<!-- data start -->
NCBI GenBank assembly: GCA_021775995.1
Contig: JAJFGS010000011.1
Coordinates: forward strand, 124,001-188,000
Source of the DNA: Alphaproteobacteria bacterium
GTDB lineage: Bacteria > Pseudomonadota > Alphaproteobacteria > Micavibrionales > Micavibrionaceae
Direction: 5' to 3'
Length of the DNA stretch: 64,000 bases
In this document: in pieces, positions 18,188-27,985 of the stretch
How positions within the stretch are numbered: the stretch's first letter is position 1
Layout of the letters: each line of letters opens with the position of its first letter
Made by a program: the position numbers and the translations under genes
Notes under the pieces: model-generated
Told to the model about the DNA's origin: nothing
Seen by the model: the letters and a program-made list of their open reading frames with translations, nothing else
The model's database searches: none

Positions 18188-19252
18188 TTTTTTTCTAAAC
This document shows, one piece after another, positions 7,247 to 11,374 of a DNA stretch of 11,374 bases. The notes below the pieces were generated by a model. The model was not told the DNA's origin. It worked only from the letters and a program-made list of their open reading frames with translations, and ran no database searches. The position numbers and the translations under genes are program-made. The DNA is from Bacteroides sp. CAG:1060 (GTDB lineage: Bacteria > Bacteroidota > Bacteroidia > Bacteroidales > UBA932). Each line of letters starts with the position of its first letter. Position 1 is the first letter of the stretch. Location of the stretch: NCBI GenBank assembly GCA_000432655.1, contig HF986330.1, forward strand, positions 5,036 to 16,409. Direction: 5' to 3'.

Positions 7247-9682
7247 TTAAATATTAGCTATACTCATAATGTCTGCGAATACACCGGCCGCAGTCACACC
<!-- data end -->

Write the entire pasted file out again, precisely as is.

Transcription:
NCBI GenBank assembly: GCA_021775995.1
Contig: JAJFGS010000011.1
Coordinates: forward strand, 124,001-188,000
Source of the DNA: Alphaproteobacteria bacterium
GTDB lineage: Bacteria > Pseudomonadota > Alphaproteobacteria > Micavibrionales > Micavibrionaceae
Direction: 5' to 3'
Length of the DNA stretch: 64,000 bases
In this document: in pieces, positions 18,188-27,985 of the stretch
How positions within the stretch are numbered: the stretch's first letter is position 1
Layout of the letters: each line of letters opens with the position of its first letter
Made by a program: the position numbers and the translations under genes
Notes under the pieces: model-generated
Told to the model about the DNA's origin: nothing
Seen by the model: the letters and a program-made list of their open reading frames with translations, nothing else
The model's database searches: none

Positions 18188-19252
18188 TTTTTTTCTAAAC
This document shows, one piece after another, positions 7,247 to 11,374 of a DNA stretch of 11,374 bases. The notes below the pieces were generated by a model. The model was not told the DNA's origin. It worked only from the letters and a program-made list of their open reading frames with translations, and ran no database searches. The position numbers and the translations under genes are program-made. The DNA is from Bacteroides sp. CAG:1060 (GTDB lineage: Bacteria > Bacteroidota > Bacteroidia > Bacteroidales > UBA932). Each line of letters starts with the position of its first letter. Position 1 is the first letter of the stretch. Location of the stretch: NCBI GenBank assembly GCA_000432655.1, contig HF986330.1, forward strand, positions 5,036 to 16,409. Direction: 5' to 3'.

Positions 7247-9682
7247 TTAAATATTAGCTATACTCATAATGTCTGCGAATACACCGGCCGCAGTCACACC